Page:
Interestingly, this putative upregulation of D1 receptors detected by [11C]NNC 112 was not detected by [3H]SCH 23390. The striatal accumulation of [3H]SCH 23390 was in fact still decreased following sustained DA depletion (albeit to a lesser extent than in the acute studies).

The divergence in the effect of sustained DA depletion on the in vivo binding of [11C]NNC 112 and [11C]SCH 23390 might be relevant to the apparently contradictory results of prefrontal D1 receptor PET studies in patients with schizophrenia. As in subchronically depleted rats, in the PFC of patients with schizophrenia, PET studies observed decreased (or no change) in vivo [3H]SCH 23390 binding and increased in vivo [11C]NNC 112 binding (Okubo et al, 1997; Abi-Dargham et al, 2002; Karlsson et al, 2002). Direct comparison of [11C]NNC 112- and [11C]SCH 23390-binding alterations in the same patients with schizophrenia is critical to test the hypothesis that both alterations might be related to the same underlying process.

The results of the present study might be integrated into a hypothetical model. This model predicts that changes in the in vivo binding of [11C]NNC 112 and [3H]SCH 23390 upon DA depletion are affected by two factors, externalization and upregulation. Based on the results of the acute depletion study, it is postulated that externalization decreases the in vivo [11C]SCH 23390 binding, but does not affect in vivo [11C]NNC 112 binding. On the other hand, it is postulated that upregulation increases the binding of both radiotracers. Under these assumptions, acute DA depletion (which induces externalization but no upregulation) is expected to decrease [3H]SCH 23390 in vivo binding, but not [11C]NNC 112 binding. The situation following sustained DA depletion is more complex, since both externalization and upregulation comes into play. Regarding in vivo [11C]SCH 23390 binding, both effects affect the binding in opposite directions. [11C]NNC 112 in vivo binding, which is not influenced by externalization, is increased due to upregulation. This hypothesis is summarized in Table 3. Additional research, including in vitro measurement of the expression and cellular localization of D1 receptors following DA depletion, is required to test this hypothesis. Other factors, such as differences in ligand binding due to receptor conformation changes and oligomerization state under different pharmacological conditions, might also play roles in the observed differences.

Table 3: Hypothetical Model of Effects of Acute and Chronic DA Depletion on [11C]NNC 112 and [3H]SCH 23390 In Vivo Binding

CONCLUSIONS

The results of this study demonstrate that (1) subchronic reserpine treatment increases in vivo [11C]NNC 112 binding in the PFC and other brain regions, suggesting that this radiotracer detects an upregulation of D1 receptors in response to subchronic DA depletion; (2) this observation supports the hypothesis that increased [11C]NNC 112 observed in the PFC of patients with schizophrenia (Abi-Dargham et al, 2002) might be secondary to sustained deficit in prefrontal DA function (3) the in vivo binding of different D1 radioligands is affected differently following changes in DA transmission, since the same drug treatment produced opposite changes in the in vivo binding of [11C]NNC 112 and [3H]SCH 23390; (4) these data provide possible avenues to reconcile the contradictory clinical findings from the [11C]NNC 112 and [11C]SCH 23390 PET studies and illustrate the complexity of factors affecting the in vivo binding of PET radiotracers. Additional studies, including investigations of the impact of receptor trafficking on the binding affinity of PET radiotracers, are warranted to further explore these issues.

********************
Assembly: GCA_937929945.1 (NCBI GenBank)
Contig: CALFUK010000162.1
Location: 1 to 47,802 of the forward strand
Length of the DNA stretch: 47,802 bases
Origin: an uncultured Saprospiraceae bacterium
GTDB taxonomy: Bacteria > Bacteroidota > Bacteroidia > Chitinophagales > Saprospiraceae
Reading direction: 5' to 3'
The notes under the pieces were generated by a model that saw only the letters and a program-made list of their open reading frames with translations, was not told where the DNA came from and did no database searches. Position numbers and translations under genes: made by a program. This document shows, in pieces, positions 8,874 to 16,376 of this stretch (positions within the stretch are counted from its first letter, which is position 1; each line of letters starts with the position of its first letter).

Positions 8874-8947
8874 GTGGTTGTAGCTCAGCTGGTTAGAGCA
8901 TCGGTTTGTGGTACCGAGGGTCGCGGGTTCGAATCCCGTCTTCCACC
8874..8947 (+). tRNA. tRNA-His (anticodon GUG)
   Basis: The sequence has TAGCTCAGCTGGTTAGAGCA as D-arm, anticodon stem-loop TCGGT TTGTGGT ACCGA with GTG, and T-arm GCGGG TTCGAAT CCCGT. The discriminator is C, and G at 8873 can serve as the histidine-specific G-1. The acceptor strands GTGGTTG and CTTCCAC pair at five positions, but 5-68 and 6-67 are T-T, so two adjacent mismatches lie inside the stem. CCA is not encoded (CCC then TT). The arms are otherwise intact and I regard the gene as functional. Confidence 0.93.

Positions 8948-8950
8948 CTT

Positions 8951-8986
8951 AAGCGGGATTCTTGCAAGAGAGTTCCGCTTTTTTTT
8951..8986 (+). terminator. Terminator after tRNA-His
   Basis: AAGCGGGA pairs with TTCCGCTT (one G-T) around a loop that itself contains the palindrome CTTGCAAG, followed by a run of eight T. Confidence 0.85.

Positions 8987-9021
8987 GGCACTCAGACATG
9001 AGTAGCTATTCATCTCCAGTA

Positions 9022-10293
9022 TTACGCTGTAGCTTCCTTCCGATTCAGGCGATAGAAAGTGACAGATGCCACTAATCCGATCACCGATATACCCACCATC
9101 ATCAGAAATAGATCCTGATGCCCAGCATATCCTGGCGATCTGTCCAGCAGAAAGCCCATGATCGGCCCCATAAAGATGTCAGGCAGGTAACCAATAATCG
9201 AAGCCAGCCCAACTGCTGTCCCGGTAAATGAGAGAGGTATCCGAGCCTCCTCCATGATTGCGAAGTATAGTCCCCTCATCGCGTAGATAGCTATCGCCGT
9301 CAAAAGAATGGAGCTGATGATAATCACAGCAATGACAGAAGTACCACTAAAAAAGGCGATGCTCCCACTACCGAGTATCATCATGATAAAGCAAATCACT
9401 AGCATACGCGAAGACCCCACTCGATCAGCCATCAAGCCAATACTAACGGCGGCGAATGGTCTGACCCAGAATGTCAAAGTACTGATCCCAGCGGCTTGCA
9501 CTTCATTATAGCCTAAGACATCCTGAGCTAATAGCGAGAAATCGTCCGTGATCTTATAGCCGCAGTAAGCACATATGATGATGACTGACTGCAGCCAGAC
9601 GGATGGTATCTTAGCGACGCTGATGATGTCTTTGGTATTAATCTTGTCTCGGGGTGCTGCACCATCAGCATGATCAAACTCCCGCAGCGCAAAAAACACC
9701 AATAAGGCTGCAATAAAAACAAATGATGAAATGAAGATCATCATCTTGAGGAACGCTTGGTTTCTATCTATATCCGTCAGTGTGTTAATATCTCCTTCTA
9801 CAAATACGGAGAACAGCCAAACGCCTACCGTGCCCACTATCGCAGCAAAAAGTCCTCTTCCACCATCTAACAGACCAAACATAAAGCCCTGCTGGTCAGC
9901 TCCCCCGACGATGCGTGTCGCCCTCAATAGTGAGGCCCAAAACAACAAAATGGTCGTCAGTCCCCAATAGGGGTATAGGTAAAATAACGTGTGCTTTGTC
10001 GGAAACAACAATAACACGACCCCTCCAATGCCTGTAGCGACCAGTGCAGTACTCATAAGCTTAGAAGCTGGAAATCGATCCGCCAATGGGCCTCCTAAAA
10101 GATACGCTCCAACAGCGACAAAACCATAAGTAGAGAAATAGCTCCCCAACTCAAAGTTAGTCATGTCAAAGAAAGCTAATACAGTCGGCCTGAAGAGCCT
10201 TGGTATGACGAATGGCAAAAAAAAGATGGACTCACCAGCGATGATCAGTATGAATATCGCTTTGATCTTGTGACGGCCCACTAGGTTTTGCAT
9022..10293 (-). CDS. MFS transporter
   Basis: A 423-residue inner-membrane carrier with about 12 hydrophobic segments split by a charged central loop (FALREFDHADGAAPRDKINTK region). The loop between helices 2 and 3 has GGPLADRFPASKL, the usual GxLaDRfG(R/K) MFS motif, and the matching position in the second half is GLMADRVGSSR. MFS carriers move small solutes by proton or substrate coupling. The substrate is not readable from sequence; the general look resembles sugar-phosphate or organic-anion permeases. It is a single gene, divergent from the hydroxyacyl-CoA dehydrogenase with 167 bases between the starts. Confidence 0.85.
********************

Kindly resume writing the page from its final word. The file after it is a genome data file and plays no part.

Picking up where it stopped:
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Acknowledgements

This work was supported by United States Public Health Service Grant (NIMH 1 ROI MH59144-01) and the Lieber Center for Schizophrenia Research. We thank Thomas Cooper for generous help, and Samir Abdelhadi for excellent technical assistance.

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  1. Department of Psychiatry, Columbia University and New York State Psychiatric Institute, New York, NY, USA

    • Ningning Guo
    • , Dah-Ren Hwang
    • , Ee-Sing Lo
    • , Yung-Yu Huang
    • , Marc Laruelle
    •  & Anissa Abi-Dargham
  2. Department of Radiology, Columbia University and New York State Psychiatric Institute, New York, NY, USA

    • Marc Laruelle

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Correspondence to Ningning Guo.

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https://doi.org/10.1038/sj.npp.1300224